with the degre

During his senior
versity, he was elec
Kappa. In the next
did special work, at
Boar d of Regents c
gree of Master of A
Thirty-ie- yearslate

Prof. Lynn W. lHm-h. nf 1-he G t jtesting machines vary from a small

i ava.. Jasta .a..a.. liv ugii 17 . WiG <T"Q,..[i G4.l. [..


Dr. Thomas M. Iden, who conducts
the Upper Room Bible class and the
university men's class at the Church
of Christ,.will offer a series of lectures
on "Some Scientific Aspects of Reli-
gion and of the Bible," Thursday even-.
ings, beginning tomorrow. The series
willt01s'st of 10otr 12 lectures. They
are open to university students, though
othe t :mad -att~d-, Thete is no ex-
pense connected with attendance upon,

Hiram S. Cody, '08, and Arthur F.
Curtis, '11, are lecturing in Chicago
in connection with the annual Chicago
News lecture course. "California and"
Her Expositions" is the subject of one
of the addresses -which Mr. Cody will
give. The other lecture is on the sub-
ject of "Cycling through England and
the Continent."
Mr. Curtis will speak on "The State
of Michigan," and in this connection,
he will show many views of the uni-
versity. All three of the lectures will
be fully illustrated with hand-colored
lantern slides. Mr. Cody's address on
Europe was given in Ann Arbor in
1909 under the auspices of the Cercle

Biblical institute, Evanston, Illinois,
will give the next Wesleyan Guild lec-
ture at the Methodist church at 7:30
o'clock Sunday. He will take for his
topic "The Strategy of the Cross."
Professor Hough has held pastorates
in several of the largest eastern
churches, his last charge being the
Mount Vernon Place church in Balti-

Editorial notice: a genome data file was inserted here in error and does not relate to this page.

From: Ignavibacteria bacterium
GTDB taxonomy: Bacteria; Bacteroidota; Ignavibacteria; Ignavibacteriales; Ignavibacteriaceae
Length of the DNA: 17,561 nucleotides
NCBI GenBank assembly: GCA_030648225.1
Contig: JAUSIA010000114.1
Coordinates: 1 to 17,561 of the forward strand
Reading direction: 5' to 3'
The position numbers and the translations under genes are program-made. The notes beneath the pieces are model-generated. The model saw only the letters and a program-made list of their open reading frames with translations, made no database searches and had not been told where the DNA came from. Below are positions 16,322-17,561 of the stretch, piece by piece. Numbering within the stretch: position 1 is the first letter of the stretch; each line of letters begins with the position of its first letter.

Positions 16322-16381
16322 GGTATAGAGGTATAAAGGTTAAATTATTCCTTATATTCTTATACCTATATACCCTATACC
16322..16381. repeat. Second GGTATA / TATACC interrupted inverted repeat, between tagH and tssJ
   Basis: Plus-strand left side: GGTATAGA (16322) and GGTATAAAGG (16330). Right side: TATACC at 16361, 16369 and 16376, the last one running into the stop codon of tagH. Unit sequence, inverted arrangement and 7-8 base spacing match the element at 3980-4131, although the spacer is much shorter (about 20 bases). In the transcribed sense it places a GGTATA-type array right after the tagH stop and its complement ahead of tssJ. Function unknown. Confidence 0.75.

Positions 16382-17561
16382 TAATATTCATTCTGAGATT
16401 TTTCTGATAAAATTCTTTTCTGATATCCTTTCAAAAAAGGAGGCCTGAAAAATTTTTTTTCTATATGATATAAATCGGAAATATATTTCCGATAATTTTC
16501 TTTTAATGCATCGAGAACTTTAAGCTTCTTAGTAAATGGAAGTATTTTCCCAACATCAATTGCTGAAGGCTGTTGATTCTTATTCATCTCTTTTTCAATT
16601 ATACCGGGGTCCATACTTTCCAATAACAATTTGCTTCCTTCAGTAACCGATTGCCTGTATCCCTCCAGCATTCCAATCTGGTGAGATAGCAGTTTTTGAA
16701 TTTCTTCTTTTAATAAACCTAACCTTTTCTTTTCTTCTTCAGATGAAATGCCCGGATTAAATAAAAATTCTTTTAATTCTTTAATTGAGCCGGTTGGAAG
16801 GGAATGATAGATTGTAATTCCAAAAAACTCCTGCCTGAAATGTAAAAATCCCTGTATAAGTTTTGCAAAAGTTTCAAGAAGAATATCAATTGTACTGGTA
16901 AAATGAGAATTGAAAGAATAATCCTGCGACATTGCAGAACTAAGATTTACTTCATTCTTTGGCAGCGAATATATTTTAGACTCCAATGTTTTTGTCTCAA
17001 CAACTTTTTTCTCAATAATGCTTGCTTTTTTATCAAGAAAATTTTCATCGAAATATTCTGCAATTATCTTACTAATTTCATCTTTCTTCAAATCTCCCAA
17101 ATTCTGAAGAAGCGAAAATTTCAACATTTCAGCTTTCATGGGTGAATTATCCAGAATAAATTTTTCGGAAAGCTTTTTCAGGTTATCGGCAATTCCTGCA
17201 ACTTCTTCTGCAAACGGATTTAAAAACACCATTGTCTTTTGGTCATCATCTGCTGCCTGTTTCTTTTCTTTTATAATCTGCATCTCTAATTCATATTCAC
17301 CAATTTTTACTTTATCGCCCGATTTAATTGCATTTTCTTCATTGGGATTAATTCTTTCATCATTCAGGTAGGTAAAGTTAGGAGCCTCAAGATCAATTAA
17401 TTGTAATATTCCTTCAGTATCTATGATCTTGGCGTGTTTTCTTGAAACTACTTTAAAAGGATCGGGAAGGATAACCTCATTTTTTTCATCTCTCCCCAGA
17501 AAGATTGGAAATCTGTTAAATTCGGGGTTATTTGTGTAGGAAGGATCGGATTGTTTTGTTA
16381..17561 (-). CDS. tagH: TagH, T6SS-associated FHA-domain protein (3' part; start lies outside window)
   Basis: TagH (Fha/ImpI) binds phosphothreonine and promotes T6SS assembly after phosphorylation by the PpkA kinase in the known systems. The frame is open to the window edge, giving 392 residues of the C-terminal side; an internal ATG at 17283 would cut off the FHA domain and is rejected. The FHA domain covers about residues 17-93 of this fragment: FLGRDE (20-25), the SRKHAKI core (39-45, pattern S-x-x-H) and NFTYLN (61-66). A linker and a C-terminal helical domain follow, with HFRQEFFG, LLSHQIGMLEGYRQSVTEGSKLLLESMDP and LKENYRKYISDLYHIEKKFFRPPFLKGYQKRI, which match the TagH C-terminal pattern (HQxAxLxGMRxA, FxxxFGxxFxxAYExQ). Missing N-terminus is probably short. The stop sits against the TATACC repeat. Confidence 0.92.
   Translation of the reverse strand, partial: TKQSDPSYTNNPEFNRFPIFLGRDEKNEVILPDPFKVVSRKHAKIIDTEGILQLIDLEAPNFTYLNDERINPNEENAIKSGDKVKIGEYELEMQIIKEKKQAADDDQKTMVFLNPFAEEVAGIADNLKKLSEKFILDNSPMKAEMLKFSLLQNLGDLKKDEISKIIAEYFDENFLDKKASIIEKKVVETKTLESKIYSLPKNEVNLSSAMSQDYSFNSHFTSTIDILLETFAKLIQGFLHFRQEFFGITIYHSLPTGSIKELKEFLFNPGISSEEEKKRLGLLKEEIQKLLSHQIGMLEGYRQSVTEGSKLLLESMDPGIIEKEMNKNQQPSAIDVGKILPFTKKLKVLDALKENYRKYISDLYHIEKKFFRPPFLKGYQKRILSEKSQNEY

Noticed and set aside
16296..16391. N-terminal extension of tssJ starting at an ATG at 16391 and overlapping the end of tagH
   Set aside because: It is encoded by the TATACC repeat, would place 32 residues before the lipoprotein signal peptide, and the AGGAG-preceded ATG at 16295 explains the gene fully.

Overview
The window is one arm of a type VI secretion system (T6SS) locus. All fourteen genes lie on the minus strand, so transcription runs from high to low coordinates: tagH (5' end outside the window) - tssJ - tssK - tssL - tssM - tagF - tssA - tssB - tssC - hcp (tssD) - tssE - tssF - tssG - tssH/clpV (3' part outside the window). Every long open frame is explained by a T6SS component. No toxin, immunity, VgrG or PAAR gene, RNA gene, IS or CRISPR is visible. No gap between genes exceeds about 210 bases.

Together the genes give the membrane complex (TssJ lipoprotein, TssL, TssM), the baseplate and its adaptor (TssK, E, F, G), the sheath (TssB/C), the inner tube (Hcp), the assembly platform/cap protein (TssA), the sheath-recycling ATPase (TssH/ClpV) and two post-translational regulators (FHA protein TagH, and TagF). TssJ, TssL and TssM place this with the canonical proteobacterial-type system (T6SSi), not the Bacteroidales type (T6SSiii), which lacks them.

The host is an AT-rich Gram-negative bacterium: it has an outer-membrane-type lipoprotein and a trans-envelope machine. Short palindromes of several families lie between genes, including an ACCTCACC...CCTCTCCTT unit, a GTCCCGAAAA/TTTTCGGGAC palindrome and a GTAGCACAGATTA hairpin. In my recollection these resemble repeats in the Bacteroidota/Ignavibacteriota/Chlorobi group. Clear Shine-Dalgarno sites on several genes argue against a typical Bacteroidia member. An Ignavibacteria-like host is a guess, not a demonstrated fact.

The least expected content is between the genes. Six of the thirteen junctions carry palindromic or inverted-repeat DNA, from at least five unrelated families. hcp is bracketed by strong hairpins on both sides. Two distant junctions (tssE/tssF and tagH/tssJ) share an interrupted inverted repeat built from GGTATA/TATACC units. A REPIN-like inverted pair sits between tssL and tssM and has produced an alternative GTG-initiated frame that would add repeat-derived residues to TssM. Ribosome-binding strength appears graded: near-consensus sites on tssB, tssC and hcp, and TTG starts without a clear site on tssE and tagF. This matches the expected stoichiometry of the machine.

more where he served for six years.
He left this field to become head of
the Garrett institute which is run in
connection with Northwestern univer-
Make Area-meter in Engineering Shop
Among the intricate implemer ts be-
ing made in the engineering shops are
a two spindle polishing table, a de-
vice for graduating. glass and steel
measuring apparatus, and an area-
meter. The first two will be used as
part of the equipment in the'engineer-
ing department.
The area-meter, which is a machine
for automatically calculating areas, is
yet in patent litigation as an inven-
tion of John Airey, an instructor of
mathematics in the engineering de-

force exactly.
On the north side of the archway,
just inside the door, is the entrance to
the marine engineering laboratory and
naval tank. This tank is the only one
'in existence in this country outside the
one at Washington owned by the U. S.
Government. The tank is 300 feet long,
22 feet wide, and 10 feet deep. A trav-
eling bridge spans the width of the
tank on the bridge, of which are lo-
cated the measuring and testing ap-
paratus. The boat model is .pulled
along underneath the bridge, by a part
of the mechanism which projects down
to it. The instruments above draw
lines which furnish a complete record
of the resistance of the model, together
with other important information., The
boat models are made of parafine,
which first are cast, then cut down by
an ingenious machine devised by Prof.
Sadler, to the lines required by the
drawing, and finally finished 'o a
smooth surface by hand.
Farther along, on the same floor, is

one used for measuring the strength
of wire, up to a giant which can exert
a pull or a push of 200,000 pounds,
and at the same time measure that

Why not have something Real
Nifty in a fine Leather, Fur,
Velvet or Silk Program
for that next
Dalloillg Party?
We are equipped to turn out this class
of work in every conceivable
style, shape, form or man-
ner at a minimum cost


'ill be given at. the
se, 444 CSouth State:
tin promptly at 6:30
t 7:15 o'clock. They
ied during the exam-,
-will be resunted at

Mayer- Schairer Co.

112 S. Main Street


tf partment.